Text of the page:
Symphony
MONUMENTAL BRAHMS SYMPHONY HIGHLIGHTS MARIN SYMPHONY RETURN
by Terry McNeill
Sunday, November 7, 2021
In the waning COVID pandemic the Marin Symphony is one of the last Bay Area orchestras to return to the stage, and they did with considerable fanfare Nov. 7 before 1,200 in Civic Center Auditorium, with resident conductor Alasdair Neale leading a demanding concert of Brahms, Schumann and New York-ba
Symphony
APOLLO'S FIRE LIGHTS UP VIVALDI'S FOUR SEASONS IN WEILL
by Terry McNeill
Saturday, October 30, 2021
Long ago the Canadian violin virtuoso Gil Shaham played a program in Weill Hall of solo Bach, with a visual backdrop of slowly developing visuals, such as a pokey flower opening over four minutes. The Bach was sensational, and some in the audience liked the photos but many found them disconcerting,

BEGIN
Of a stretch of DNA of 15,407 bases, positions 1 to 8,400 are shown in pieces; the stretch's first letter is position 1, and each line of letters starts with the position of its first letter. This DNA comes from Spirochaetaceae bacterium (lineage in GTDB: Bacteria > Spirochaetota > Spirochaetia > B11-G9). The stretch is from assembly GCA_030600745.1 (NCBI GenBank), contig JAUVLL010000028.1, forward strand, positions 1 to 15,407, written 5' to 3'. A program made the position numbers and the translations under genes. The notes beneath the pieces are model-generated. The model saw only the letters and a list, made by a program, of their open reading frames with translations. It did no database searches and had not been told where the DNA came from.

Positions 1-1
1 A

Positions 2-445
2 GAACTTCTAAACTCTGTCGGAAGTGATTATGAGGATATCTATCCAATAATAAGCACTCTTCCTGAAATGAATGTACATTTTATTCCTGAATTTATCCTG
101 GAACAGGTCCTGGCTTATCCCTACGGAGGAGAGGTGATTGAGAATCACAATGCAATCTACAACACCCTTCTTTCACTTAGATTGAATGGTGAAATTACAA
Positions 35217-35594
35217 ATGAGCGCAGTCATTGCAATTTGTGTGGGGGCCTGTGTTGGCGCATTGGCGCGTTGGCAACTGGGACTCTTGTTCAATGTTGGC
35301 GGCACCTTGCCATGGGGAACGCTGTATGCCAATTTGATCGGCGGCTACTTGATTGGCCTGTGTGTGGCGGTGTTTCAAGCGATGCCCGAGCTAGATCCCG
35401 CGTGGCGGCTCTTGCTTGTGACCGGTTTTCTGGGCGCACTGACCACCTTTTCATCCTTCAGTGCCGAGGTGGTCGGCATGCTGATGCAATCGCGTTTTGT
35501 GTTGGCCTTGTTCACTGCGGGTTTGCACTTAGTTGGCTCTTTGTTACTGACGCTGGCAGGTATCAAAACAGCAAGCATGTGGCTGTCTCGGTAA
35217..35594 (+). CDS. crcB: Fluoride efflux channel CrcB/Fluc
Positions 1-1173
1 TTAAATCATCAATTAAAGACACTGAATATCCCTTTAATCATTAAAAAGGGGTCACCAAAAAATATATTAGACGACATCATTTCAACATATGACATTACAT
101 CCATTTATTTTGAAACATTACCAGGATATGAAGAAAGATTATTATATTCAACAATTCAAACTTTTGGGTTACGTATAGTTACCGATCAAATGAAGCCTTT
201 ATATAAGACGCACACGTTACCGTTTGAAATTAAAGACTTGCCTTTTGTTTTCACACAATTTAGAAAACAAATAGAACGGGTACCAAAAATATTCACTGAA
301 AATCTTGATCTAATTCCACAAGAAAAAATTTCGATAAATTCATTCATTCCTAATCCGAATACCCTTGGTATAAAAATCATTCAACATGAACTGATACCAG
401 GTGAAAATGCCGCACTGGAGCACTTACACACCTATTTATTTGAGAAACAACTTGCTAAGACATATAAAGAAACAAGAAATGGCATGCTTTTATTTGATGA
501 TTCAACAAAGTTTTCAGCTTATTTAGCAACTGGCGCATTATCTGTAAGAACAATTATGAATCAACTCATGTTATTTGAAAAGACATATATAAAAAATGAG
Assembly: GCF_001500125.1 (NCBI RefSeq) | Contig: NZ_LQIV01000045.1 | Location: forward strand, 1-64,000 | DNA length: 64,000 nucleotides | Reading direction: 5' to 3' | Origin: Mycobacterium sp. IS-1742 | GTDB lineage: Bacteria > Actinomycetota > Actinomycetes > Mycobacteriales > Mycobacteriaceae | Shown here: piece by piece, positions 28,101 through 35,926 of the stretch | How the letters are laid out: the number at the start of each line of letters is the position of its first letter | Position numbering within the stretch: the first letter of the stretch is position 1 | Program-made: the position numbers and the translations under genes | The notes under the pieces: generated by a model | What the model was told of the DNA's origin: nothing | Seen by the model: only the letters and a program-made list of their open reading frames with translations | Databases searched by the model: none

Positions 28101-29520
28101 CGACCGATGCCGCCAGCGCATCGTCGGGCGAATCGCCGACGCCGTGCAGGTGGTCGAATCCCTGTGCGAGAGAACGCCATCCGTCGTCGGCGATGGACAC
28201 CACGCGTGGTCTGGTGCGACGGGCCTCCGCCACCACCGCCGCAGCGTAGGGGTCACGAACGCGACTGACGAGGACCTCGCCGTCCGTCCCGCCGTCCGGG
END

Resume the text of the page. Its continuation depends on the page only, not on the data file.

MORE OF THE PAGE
SYMPHONY REVIEW
Sonoma County Philharmonic / Sunday, January 24, 2016
Norman Gamboa, conductor. Bruce Chrisp, trombone

Trombonist Bruce Chrisp

SOLO AND ENSEMBLE BRASS PEAL POWERFULLY IN SO CO PHIL CONCERT

by Terry McNeill
Sunday, January 24, 2016

Known for its novel programming, the Sonoma County Philharmonic has frequently engaged local soloists, with flutist Kathleen Reynolds and pianists Lauren Xie and Marilyn Thompson coming quickly to mind. In their Jan. 23 concert, featuring German composers, conductor Norman Gamboa united a rare mid 19th mini concerto for trombone with another Sonoma County soloist, Bruce Chrisp.